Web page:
How to guarantee I won’t read your email

8th January 2020

It might seem an unusual title for a blog post, but it’s about time this issue was addressed.

Every week I receive more than 1,200 emails, the vast majority my life is better off without.

So, why am I getting them?

Clearly there are distribution lists to which I have chosen to belong and there are emails from work colleagues and friends but the majority – more than 83 per cent ­at most recent count – are messages I neither want nor need.

They add no value to my life and are nothing more than electronic detritus.

Some are from historic purchases. Buy one item, and spend the rest of your life trying to escape from an associated mailing list.

I think we all know the feeling.

In 2019 I had got in touch with a well-known high-street brand, which I actually like and respect, and told them that unless they fixed their email unsubscribe button, I would be forced to speak to the ICO about them.

They were lovely about it, apologised profusely and removed me immediately. That’s good service, despite being an email pest. I walked away feeling good about the brand again.

But the bulk of my inbox is clogged with unsolicited muck.

Here’s a small sample from the past five days:

Example 1

Sent from a Gmail account (never a good start) with the opening line: “To whom it may concern”. The next began: “I’m a Certified……”

There’s a couple of problems with this.

First, it’s a Gmail account – the home of spammers and scammers the world over. I’m guaranteed to delete it before reading.

Secondly, you have no idea who I am.

Thirdly, your opening gambit is all about you. Not about what you can do for me.

ACTION: Delete and block sender

Example 2

Sent from an .xyz domain, which only a spammer would. It starts: “Get the Most Out of the WiFi You Pay For”.

It then goes on to promise both “The Simplest Way to Cure WiFi Deadspots in Your House” and “Ultra WiFi Booster – Your Cure for Spotty Internet”.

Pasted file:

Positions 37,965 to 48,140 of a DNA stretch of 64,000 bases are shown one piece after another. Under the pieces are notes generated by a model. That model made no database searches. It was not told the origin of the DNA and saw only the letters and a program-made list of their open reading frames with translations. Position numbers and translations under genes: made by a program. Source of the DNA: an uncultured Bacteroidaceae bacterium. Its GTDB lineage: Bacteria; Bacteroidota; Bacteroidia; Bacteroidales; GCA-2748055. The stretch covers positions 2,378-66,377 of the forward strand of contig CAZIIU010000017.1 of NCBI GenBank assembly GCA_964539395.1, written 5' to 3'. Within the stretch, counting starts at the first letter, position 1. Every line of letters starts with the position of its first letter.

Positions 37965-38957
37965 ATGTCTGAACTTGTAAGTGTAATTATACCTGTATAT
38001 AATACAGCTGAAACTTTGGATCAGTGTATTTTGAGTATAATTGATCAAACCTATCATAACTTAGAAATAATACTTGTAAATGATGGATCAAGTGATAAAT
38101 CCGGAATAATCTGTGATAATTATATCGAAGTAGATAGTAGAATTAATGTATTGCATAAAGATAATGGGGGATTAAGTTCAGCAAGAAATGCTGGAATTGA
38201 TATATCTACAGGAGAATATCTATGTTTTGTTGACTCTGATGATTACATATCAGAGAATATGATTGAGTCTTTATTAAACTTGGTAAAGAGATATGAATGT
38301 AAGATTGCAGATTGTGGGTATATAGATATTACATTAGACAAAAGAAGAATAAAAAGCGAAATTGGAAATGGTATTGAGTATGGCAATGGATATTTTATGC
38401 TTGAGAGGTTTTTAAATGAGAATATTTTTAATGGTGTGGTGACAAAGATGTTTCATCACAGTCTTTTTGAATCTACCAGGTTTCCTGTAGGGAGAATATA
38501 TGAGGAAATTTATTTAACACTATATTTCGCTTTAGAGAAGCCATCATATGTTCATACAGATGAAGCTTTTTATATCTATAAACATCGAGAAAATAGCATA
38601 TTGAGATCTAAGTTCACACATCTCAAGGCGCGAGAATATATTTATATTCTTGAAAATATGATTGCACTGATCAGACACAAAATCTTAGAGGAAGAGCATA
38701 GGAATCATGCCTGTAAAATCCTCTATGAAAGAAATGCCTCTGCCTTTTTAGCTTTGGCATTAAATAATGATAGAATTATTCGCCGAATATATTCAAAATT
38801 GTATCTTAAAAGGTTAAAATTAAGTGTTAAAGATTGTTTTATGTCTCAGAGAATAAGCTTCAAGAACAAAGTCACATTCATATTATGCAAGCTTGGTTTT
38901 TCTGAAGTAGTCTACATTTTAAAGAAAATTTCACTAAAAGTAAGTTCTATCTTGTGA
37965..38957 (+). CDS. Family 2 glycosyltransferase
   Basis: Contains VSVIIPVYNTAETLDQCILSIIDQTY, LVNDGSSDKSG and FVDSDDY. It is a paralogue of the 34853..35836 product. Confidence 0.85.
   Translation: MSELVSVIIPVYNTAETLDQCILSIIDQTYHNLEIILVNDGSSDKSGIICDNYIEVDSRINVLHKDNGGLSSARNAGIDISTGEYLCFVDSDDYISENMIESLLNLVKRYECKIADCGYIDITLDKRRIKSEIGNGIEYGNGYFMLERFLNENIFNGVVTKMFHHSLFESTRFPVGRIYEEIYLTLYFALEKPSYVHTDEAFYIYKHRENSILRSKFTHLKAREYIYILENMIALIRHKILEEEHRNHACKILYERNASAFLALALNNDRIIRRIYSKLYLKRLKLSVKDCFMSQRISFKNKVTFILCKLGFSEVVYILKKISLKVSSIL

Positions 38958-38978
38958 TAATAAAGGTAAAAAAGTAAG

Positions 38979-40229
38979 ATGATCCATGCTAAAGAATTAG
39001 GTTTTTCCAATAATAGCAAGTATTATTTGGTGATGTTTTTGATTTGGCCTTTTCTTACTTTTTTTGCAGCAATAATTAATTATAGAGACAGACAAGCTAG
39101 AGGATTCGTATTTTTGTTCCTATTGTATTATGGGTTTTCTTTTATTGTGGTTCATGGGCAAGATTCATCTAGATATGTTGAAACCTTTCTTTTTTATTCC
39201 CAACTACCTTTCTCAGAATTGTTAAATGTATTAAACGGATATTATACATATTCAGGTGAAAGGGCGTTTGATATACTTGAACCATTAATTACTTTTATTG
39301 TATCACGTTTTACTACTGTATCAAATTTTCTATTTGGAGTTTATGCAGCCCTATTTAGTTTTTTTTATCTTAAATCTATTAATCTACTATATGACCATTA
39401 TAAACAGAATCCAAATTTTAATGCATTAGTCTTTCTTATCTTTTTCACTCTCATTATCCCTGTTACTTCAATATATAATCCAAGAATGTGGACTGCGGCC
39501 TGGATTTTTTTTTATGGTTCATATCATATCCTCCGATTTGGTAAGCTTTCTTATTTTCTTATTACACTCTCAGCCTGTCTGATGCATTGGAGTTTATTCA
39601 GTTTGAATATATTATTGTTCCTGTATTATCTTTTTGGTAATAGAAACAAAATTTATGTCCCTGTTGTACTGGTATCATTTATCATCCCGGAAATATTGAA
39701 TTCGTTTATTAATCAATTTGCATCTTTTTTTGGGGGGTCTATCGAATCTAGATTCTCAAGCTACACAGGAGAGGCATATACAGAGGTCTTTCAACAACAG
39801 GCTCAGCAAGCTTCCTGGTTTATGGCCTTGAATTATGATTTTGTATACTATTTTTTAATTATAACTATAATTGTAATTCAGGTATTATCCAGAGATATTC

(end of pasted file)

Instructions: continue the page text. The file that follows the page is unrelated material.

Again, it’s a dodgy email account on a domain name only ever used by spammers.

Secondly, it’s not addressed to me so it’s definitely spam.

Thirdly, you are assuming I have a problem with my WiFi. I don’t.

ACTION: Delete and block sender

Example 3

Actually, a few lumped together, all of which have the wrong headline, including words like “Stormy Daniels”, “Fitness Watch”, “CBD Gummy” and “GPS Tracker”.

Irrelevant, annoying and eating up my digital storage space.

ACTION: Delete and block sender

 

Aside from the emails though, another big pest is LinkedIn.

Traditionally the home of sales professionals, I know a lot of people and businesses who swear by it.

My issue, however, is that too many of them think that by linking to me I’m going to immediately want their product and/or service.

As an example, I’ve currently got nine new connection requests in my LinkedIn dashboard. Let’s see what happens when I accept them….

Ok, so I’ve just accepted them all and immediately I have an email in my inbox from one of them.

Clearly this is automated, and not personalised, nor has it been actioned by the individual themselves.

It’s done by a bot; probably a very clever one, but a bot nonetheless.

Here’s one that thinks I’m an idiot:

fake LinkedIn profile picture

If I search Google for this image, I can find it quickly; it’s Chris Evans the actor.

Not only do they insult me by using a false photo, their name is clearly made up and they put a Gmail email address in the message.

Add to this their command of the English language and I’m left feeling that this is perhaps someone I shouldn’t touch with a barge pole.

The summary, I suppose, is that if you want my attention there are three key points that need to be addressed.

Firstly, use a genuine email address. It’s not hard to do, nor is it expensive either.

Secondly, tell me what you can do for me, not how good you are or why what you are providing beats your competitors (I probably don’t use them either).

Finally, be real.

Remember I can use Google as well and, to the best of my knowledge, Chris Evans isn’t running a backlink farm in between filming the Avengers series.

 

 

 

 

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